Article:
Announcement

Collapse
No announcement yet.

Cathedral Windows question

Collapse
X
 
  • Filter
  • Time
  • Show
Clear All
new posts

    Cathedral Windows question

    Making a cathedral windows quilt is on my bucketlist, and while Jenny's method makes the top assembly easy, my question is more about the final quilt assembly. How do you quilt a cathedral windows quilt? Most example cathedral window projects seem to be pillows or tablerunners, where the quilting part doesn't matter that much due to the small size.

    Do you re-stitch along the seams that hold the colored squares in place? Do you attach the colored squares during the quilting process so that there's only one seam there? Can you quilt it on a long arm or should it be FMQ'd on a DSM? Or do you just tack it at the corners of each section, either with a machine or via tying it?

    #2
    Good question. I've wondered that myself. I'm curious too :-)
    https://forum.missouriquiltco.com/co.../icon_wave.gif
    Women are Angels. When someone break's our wings we will continue to fly-usually on a broomstick.We're flexible like that.

    Comment


      #3
      I have made two and I have one that my grandmother made in 1966. You will quilt it as you go by stitching the colored squares into the little envelopes. My grandmothers was done by hand and is spectacular...mine was done on my machine. It will be very heavy so you must have a large table to keep it from dragging.
      Attached Files
      You do not have permission to view this gallery.
      This gallery has 1 photos.
      Walk in peace with the Lord by your side.
      Terry

      Comment


        #4
        Jenny's method doesn't seem to work that way - it does not use envelopes and probably needs batting/backing.

        Comment


          #5
          Originally posted by midnightline View Post
          Jenny's method doesn't seem to work that way - it does not use envelopes and probably needs batting/backing.
          I think you might be right. I have seen a lot of different methods trying to get the look without the detail. The envelopes (as I have come to call them) are easy except for the extreme amount of ironing. That is the whole key, making sure you have all the folds ironed in place. I have done it two different ways. One (the first one) was that I sewed all the envelopes together to form the back and then inserted the colored squares and sewed them down. The second time, I sewed sections together (like about 8 of them) and then sewed those to each other. That took away a great deal of the weight.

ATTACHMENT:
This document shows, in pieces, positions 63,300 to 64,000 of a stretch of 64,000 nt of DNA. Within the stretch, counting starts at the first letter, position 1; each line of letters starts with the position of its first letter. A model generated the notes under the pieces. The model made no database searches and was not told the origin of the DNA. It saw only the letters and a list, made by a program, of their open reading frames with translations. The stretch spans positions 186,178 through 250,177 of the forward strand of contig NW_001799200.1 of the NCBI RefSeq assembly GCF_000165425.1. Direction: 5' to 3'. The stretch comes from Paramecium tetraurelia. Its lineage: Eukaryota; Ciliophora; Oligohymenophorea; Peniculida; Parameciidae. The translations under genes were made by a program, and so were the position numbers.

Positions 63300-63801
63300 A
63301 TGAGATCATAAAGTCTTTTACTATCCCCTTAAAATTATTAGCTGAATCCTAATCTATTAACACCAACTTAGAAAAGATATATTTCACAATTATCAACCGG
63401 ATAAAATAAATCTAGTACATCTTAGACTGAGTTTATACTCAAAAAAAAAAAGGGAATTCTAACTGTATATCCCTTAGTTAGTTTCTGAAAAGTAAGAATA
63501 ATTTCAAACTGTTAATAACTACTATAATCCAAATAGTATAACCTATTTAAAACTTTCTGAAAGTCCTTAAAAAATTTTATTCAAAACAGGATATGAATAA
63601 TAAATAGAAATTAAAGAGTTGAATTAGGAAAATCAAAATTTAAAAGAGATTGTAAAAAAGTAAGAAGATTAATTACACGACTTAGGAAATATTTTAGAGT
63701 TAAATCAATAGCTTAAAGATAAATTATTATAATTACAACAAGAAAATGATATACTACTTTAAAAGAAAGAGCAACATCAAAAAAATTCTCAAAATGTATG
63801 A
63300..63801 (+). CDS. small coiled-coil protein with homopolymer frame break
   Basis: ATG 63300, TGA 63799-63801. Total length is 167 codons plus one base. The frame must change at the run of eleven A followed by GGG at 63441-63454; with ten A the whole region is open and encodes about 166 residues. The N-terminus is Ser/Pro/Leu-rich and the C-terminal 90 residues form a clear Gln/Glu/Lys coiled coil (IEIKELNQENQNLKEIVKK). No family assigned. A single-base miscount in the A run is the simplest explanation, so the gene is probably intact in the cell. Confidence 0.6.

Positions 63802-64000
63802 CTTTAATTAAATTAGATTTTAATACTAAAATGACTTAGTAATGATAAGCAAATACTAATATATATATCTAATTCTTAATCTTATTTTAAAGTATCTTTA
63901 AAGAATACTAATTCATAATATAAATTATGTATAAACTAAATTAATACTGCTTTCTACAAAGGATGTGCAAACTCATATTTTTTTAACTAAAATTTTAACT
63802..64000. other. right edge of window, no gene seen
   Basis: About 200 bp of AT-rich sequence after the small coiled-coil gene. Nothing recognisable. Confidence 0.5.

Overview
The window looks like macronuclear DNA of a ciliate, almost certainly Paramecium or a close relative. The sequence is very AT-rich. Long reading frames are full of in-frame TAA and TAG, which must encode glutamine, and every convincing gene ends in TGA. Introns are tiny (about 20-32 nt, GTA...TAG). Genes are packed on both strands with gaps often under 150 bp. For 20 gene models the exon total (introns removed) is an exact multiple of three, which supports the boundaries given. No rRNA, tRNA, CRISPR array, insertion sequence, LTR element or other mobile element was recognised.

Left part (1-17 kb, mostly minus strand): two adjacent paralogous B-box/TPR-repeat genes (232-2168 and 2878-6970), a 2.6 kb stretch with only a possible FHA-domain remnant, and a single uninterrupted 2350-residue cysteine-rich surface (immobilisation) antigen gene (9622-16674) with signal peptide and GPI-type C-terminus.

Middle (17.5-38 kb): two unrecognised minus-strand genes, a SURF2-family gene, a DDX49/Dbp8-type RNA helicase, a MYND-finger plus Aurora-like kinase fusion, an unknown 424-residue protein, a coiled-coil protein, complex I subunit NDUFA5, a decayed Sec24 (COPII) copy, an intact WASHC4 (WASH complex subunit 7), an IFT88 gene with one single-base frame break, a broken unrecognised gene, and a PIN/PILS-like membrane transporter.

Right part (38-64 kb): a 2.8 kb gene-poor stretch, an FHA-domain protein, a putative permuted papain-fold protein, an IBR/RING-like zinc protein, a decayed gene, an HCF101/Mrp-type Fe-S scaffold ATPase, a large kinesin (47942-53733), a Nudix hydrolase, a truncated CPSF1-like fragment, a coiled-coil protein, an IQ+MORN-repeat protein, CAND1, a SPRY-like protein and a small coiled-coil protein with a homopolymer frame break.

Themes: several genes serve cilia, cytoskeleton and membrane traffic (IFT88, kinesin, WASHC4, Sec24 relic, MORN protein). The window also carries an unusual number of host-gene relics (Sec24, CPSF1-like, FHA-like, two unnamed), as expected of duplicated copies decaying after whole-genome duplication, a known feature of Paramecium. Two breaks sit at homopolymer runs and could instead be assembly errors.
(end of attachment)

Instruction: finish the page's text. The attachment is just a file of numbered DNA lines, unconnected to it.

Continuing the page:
Walk in peace with the Lord by your side.
          Terry

          Comment


            #6
            I don't have the patience to make one. I really like them tho. Terry, is that your quilt or the one your grandmother made? It is beautiful

            Comment


              #7
              Originally posted by sydneybean View Post
              I don't have the patience to make one. I really like them tho. Terry, is that your quilt or the one your grandmother made? It is beautiful
              that is the last one I made. They really aren't that hard. My grandmother made 4 full size ones all by hand from Sept. to Dec. 1966...one for each of her children and gave each grandchild a throw pillow. They are intimidating to get started. Just take a 9 inch square of white or cream muslin. fold each point into the center, then iron, then fold each point to the center and iron. Once you see the envelope you will see that by folding out one of the arms and sewing down the fold line with a second envelope you will have formed the start. Continue attaching each envelope to the next in the same manner. At the point where I have a square of say 9 or so, I insert the colored piece and you will see that the envelope will make little arcs around the square. Just try a few and you will see how really easy this will be.
              Walk in peace with the Lord by your side.
              Terry

              Comment

              Working...
              X